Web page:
Two easy solutions are available: a combination with Mutual Credit, allowing interest free credit, or demurrage.
Perhaps other ways are imaginable.
This shows just how nefarious the implications of interest really are. It is a good reminder to not stop until we completely get rid of it.
I’d be interested in any comments, as I believe this is a serious issue.
Afterthought:
This is also discussed in Ellen Brown’s Web of Debt, the chapter on the Goldbugs vs Greenbackers.
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The Inflation vs. Deflation Dialectic

January 12, 2012
After decades of inflation and fears of Ben ‘Helicopter’ Bernanke induced hyperinflation it is probably not surprising that a wearying public is starting to wonder whether deflation would be the lesser evil.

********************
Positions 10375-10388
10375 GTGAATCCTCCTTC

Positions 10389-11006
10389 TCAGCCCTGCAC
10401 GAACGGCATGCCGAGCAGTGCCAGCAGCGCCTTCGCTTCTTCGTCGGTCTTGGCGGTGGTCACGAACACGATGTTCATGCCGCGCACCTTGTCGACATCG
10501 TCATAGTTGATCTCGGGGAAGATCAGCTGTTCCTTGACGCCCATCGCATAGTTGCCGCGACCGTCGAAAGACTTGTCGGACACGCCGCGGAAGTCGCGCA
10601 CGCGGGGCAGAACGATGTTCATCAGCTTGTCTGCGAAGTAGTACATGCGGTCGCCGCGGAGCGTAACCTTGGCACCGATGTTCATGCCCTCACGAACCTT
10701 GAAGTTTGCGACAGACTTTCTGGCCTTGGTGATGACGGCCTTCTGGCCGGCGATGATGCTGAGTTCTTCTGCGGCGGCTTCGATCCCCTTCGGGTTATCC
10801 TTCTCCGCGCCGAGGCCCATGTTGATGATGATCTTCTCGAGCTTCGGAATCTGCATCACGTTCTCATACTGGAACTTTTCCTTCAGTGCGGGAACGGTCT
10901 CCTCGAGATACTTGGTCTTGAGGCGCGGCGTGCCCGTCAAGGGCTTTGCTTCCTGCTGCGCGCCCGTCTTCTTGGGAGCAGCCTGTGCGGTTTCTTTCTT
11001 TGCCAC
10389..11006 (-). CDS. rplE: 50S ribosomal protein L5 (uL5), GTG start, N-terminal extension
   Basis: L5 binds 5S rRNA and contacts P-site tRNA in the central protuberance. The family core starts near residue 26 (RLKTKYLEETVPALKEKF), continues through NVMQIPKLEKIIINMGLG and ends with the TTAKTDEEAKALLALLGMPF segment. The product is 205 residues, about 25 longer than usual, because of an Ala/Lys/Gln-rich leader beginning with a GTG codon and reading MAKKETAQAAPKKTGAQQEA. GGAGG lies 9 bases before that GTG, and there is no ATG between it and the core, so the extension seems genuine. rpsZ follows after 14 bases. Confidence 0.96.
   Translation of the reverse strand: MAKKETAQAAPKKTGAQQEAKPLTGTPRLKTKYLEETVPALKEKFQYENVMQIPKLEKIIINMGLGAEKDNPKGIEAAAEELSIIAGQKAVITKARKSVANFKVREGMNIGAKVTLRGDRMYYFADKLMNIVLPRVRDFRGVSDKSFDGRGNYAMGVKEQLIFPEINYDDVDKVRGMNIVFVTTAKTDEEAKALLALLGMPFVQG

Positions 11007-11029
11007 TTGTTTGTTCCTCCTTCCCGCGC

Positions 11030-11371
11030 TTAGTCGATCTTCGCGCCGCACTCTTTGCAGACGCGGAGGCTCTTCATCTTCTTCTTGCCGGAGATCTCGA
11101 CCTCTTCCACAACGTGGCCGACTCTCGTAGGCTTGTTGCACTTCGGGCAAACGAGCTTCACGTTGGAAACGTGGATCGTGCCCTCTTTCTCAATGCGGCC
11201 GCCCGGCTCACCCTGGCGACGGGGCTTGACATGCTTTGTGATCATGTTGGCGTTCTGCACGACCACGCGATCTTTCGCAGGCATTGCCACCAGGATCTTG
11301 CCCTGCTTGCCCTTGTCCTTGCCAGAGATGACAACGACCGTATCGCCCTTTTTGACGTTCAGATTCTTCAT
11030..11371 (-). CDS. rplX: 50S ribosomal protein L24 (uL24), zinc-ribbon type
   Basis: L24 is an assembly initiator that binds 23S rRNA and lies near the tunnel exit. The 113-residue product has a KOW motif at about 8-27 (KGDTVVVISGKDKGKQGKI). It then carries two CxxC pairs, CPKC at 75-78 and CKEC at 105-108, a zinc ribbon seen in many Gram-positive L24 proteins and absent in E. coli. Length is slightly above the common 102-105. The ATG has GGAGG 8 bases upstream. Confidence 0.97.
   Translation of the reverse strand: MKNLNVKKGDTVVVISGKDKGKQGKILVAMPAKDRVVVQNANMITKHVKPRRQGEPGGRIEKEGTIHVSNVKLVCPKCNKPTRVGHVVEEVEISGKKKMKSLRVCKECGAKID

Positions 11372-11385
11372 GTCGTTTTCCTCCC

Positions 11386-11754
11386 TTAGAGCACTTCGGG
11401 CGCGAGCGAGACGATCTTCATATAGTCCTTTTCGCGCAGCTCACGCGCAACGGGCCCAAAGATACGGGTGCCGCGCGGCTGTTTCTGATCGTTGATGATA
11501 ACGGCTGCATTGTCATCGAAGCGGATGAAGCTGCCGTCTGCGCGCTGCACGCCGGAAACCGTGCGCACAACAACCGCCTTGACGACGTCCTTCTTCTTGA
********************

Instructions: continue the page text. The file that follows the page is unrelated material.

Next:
But not only is deflation (austerity) a disaster, we are being set up to believe it’s the only alternative to rampant inflation.

It is not and it is time we bury this lie before it starts a life of its own.
Let us recap the classic case against deflation, before looking beyond it.
1. Deflation makes money worth more and all the rest worth less.
That includes labor, which is the commodity that most Americans rely on in the marketplace. Deflation is thus a wealth transfer from those that don’t have money to those that do. About 50% of Americans own zero net assets.
It is fair to say that only a very small percentage of Americans will profit from this wealth transfer.
2. Deflation makes debts and the interest payed over them worth more.
This is good for creditors. I.e. the banks and the billionaires.
It is very bad for Government, which owes $15 trillion and for the tax payer, who is on the hook for the whole lot.